Posts tagged ‘Aromatherapy’

February 19, 2015

Essential Oil Safety Guidelines and Dosages

Essential oils are the fat soluble parts of plants that are separated from the water soluble hydrosol part, which is mainly done by the process of steam distillation. Essential oils are the main part of a plants aroma, and when a plant is separated from any of its chemical constituents, cautions and contraindications will follow. To prevent harmful misadventure, please read important guidelines and safety concerns before starting any treatment.
Always consult with a qualified Aromatherapist before using essential oils.

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ESSENTIAL OIL GUIDELINES AND SAFETY

1. NEVER TAKE ESSENTIAL OILS INTERNALLY, even if they are organic.
Essential oils can irritate, inflame and damage skin, mucous membranes, mucosa and intestinal flora. People have harmed themselves by improperly taking oregano oil internally. Oregano has phenols, which are really hot, irritating chemical constituents that need to be diluted.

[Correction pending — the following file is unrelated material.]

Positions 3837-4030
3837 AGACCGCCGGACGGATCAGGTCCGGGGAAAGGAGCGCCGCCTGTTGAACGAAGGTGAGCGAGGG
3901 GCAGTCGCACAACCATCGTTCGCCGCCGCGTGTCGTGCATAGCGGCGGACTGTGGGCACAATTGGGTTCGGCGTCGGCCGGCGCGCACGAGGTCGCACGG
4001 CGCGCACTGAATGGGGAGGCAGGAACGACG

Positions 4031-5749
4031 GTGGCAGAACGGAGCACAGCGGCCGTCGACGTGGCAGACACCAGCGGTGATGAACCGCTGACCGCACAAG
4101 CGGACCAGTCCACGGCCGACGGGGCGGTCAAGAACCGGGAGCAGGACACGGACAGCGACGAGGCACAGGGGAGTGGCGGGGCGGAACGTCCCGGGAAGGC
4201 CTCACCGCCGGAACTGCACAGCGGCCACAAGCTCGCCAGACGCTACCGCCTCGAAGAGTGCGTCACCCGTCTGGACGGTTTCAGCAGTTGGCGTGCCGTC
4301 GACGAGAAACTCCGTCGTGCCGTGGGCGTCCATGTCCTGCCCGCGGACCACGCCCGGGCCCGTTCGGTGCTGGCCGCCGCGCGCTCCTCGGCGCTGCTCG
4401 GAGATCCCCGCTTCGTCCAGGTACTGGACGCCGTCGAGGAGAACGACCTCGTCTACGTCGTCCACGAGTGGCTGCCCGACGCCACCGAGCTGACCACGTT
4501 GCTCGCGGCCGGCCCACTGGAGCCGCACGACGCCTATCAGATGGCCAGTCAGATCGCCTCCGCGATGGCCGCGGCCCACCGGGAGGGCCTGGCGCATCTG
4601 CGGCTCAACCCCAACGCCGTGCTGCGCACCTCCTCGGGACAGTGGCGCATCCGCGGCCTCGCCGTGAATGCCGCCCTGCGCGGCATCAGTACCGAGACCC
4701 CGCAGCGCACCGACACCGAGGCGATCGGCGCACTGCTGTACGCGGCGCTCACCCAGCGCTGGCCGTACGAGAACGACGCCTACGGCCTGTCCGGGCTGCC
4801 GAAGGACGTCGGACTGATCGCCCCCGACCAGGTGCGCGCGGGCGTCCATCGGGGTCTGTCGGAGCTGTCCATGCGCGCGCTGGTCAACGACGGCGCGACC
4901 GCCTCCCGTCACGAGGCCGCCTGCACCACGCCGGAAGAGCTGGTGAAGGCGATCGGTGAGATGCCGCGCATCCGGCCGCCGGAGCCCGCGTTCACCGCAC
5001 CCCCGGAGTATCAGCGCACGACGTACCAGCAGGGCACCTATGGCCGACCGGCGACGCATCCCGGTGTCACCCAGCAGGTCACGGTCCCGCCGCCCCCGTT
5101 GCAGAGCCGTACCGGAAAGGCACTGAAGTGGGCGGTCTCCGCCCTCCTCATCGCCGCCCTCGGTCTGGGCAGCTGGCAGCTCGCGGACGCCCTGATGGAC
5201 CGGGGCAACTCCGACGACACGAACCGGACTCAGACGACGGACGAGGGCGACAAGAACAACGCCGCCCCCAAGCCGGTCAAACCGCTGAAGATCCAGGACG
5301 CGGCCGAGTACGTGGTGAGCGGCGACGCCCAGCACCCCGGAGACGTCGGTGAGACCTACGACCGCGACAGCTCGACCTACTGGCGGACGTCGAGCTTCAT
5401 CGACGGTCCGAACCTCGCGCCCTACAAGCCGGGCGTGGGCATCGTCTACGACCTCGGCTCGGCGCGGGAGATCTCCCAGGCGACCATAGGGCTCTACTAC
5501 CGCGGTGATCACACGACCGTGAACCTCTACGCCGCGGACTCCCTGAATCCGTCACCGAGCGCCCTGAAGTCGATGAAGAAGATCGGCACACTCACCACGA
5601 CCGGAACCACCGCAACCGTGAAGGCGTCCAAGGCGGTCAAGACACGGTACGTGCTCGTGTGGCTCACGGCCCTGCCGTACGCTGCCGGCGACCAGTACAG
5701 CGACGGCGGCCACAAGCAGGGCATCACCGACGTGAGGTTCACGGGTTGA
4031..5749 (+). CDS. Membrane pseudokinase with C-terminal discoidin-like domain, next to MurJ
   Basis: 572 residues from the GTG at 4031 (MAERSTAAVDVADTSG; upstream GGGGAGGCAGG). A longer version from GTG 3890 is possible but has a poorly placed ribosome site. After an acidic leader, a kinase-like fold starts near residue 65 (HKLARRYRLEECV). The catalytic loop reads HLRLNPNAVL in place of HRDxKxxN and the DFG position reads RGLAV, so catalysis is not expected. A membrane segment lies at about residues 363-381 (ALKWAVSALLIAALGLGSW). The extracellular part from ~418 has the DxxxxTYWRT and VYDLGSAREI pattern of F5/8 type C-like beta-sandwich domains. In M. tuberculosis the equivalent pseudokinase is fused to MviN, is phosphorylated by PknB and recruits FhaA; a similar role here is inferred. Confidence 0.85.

The whole herb is always greater than the sum of its parts, and the whole herb is always recommended over essential oils for internal use.
The natural flavours that are listed on product ingredients like orange juice are synthetic perfume from the perfume industry. Essential oils are no longer used for flavouring, because synthetics are cheaper.

2. NEVER USE ESSENTIAL OILS UNDILUTED.
Only lavender, tea tree and chamomile are used “neat,” which means you can use them undiluted in certain circumstances, such as treating burns and cuts. Always patch test first regardless, and always dilute these oils anyways just to be safe, they can still be drying and irritating depending on quality and the individual.

3. NEVER USE ESSENTIAL OILS CLOSE TO THE EYES, AROUND OR NEAR THE EYES OR OPENINGS OF THE MUCOUS MEMBRANES.
***If essential oils come into contact with eyes or mucous membranes like your private parts, rinse well with any kind of milk, yogurt, cream, ice-cream. If milk is unavailable flush eyes with lots of water. Milk works better than water, because the oils are fat soluble and dissolve more readily in fatty substances like milk. Any type of nut milk or coconut milk, cream can also be used for vegans.